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Home Health   (1,000 Views 13 Comments)
by aksti1018 aksti1018 (New Member) New Member

182 Profile Views; 2 Posts

Hi guys,

I just started in home health about 4 months ago. I absolutely LOVED it the first couple of months and couldn't imagine doing anything different, felt I hit the jackpot with an amazing company. The patients are amazing and actually appreciate every little thing you do for them which is the complete opposite of how you are treated in the hospital setting. So, our weekly productivity goal is 25 points. (Regular/wound care 1.25pt and SOC/ROC 2.25pts) Last week I saw 32.25 points and this week I already have 34.25 points assigned to me, which will change as I get more admissions. The constant emails/phone calls questioning every little thing are making my anxiety almost debilitating as I am trying my best to give the best care, which lets face it the patients are not getting at this load. If I send back a patient, for whatever reason, I get a phone call asking why I wasn't able to see the patient and I am getting to the point where I want to say "HELLOOOO look at my load, how on Earth can I see this  many patients?" One day I saw 2 SOC, 2 Recerts, 2 discharges and 2 wound cares. I am kind of on my own out here and don't really have coworkers to ask if this is normal. I did my research before trying out home health so I knew the charting would be awful, but I was okay with it since I would be able to do it in the comfort of my home. I know a stress-free nursing job doesn't exist, but my God I wasn't expecting it to be this bad! We are required to be on call about 8 days a month and have to call patients on Sundays to schedule for Monday so I really only have 1 day where I don't have to think about work. I am really missing those 4 days off every week.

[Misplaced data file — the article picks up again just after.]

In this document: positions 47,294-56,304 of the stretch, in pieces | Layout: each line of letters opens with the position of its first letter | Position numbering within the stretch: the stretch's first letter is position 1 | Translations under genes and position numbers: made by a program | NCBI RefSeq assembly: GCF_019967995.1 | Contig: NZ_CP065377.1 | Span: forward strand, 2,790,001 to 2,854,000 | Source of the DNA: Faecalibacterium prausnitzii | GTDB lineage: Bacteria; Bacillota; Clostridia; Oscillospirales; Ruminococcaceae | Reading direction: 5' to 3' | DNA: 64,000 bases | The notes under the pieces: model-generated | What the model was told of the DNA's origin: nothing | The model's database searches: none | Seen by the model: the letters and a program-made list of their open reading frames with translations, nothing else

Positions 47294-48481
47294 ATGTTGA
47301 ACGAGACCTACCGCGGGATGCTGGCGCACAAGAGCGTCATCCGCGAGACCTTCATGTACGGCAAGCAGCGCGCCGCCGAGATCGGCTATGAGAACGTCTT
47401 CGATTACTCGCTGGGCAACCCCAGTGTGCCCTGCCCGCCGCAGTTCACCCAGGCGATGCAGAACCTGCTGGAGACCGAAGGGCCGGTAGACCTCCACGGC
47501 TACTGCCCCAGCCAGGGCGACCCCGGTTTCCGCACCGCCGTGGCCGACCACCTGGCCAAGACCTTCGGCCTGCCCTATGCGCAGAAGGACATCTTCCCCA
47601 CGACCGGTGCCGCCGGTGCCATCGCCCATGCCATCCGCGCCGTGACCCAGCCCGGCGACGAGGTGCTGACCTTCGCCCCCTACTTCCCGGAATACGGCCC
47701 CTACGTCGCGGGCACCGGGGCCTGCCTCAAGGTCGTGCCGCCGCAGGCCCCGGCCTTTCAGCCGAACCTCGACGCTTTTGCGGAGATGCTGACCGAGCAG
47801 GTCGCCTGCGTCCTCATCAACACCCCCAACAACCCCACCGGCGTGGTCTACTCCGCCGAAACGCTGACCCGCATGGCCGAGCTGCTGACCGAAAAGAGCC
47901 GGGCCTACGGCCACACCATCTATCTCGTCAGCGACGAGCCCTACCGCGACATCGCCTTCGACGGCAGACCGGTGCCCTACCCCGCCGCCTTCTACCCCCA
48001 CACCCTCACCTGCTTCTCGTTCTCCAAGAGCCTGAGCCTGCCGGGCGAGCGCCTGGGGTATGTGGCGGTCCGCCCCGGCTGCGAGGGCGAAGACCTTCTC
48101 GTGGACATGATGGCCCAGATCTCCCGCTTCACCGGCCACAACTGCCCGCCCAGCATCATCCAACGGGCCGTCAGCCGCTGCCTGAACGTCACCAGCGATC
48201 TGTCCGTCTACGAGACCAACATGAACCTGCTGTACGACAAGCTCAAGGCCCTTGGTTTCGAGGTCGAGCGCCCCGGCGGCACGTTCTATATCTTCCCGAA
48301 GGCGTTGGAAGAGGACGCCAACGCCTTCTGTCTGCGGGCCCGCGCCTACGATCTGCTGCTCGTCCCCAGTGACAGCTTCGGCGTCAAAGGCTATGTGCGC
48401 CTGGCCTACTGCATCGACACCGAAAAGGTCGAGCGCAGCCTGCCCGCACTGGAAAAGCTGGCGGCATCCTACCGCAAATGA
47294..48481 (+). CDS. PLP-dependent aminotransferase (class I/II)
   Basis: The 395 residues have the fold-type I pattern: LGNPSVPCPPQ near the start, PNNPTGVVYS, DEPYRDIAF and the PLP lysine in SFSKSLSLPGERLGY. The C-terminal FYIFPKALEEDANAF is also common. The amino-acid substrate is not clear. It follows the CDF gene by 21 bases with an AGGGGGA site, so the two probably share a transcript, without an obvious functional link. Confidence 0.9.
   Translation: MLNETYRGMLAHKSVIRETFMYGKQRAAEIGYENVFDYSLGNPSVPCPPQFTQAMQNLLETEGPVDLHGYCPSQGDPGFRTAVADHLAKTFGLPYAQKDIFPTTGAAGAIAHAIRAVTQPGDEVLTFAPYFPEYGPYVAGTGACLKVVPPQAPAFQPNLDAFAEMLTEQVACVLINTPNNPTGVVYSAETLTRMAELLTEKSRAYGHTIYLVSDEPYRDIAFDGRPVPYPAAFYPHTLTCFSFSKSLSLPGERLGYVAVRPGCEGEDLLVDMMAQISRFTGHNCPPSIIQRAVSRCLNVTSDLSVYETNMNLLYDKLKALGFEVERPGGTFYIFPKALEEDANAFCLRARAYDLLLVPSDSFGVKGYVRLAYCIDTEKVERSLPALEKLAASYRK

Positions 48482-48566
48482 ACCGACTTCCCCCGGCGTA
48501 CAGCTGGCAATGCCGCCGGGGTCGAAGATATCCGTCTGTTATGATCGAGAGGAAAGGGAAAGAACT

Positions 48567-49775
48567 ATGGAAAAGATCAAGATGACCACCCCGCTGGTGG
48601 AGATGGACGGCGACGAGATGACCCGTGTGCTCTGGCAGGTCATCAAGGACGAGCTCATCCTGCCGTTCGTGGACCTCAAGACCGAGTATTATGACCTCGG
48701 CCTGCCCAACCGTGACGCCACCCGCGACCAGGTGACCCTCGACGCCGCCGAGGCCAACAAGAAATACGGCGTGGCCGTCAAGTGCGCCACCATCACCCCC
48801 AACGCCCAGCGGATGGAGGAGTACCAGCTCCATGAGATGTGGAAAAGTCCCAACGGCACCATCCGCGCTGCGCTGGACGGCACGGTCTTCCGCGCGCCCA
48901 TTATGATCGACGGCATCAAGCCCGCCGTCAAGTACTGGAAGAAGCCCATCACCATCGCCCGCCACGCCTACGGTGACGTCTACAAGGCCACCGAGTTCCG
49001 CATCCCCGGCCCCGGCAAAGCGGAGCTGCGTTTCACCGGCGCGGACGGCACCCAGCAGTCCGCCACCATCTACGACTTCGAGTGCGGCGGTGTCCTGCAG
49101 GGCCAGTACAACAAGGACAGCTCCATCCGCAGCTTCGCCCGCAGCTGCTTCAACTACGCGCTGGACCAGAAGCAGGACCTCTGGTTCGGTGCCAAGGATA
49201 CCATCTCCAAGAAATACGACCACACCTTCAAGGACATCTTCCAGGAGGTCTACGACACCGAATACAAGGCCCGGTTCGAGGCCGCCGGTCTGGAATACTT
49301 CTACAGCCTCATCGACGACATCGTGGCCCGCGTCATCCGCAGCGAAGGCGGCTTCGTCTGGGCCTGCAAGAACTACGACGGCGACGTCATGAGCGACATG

Thanks for reading if you got through all that. Advice/words of encouragement appreciated!

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Hoosier_RN has 20 years experience as a MSN and specializes in LTC, home health, hospice, ICU, ER, dialysis.

3 Followers; 1,477 Posts; 3,048 Profile Views

Welcome to home health. I left because of this and driving the tires off of my car

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Kaisu has 2 years experience.

137 Posts; 1,780 Profile Views

Way too many points.  You are a valuable employee.  Say NO.

 

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KalipsoRed21 is a BSN and specializes in Currently: Home Health.

199 Posts; 4,332 Profile Views

Yeah, saying no is the big thing. People throw around a lot of crap about what you are responsible and how long you have to get it done, but guess what...you will get it done when you get it done.

1) on your voicemail make sure it says you will deal with messages by the end of the next business day. If they need immediate assistance they need to call your company’s main phone number.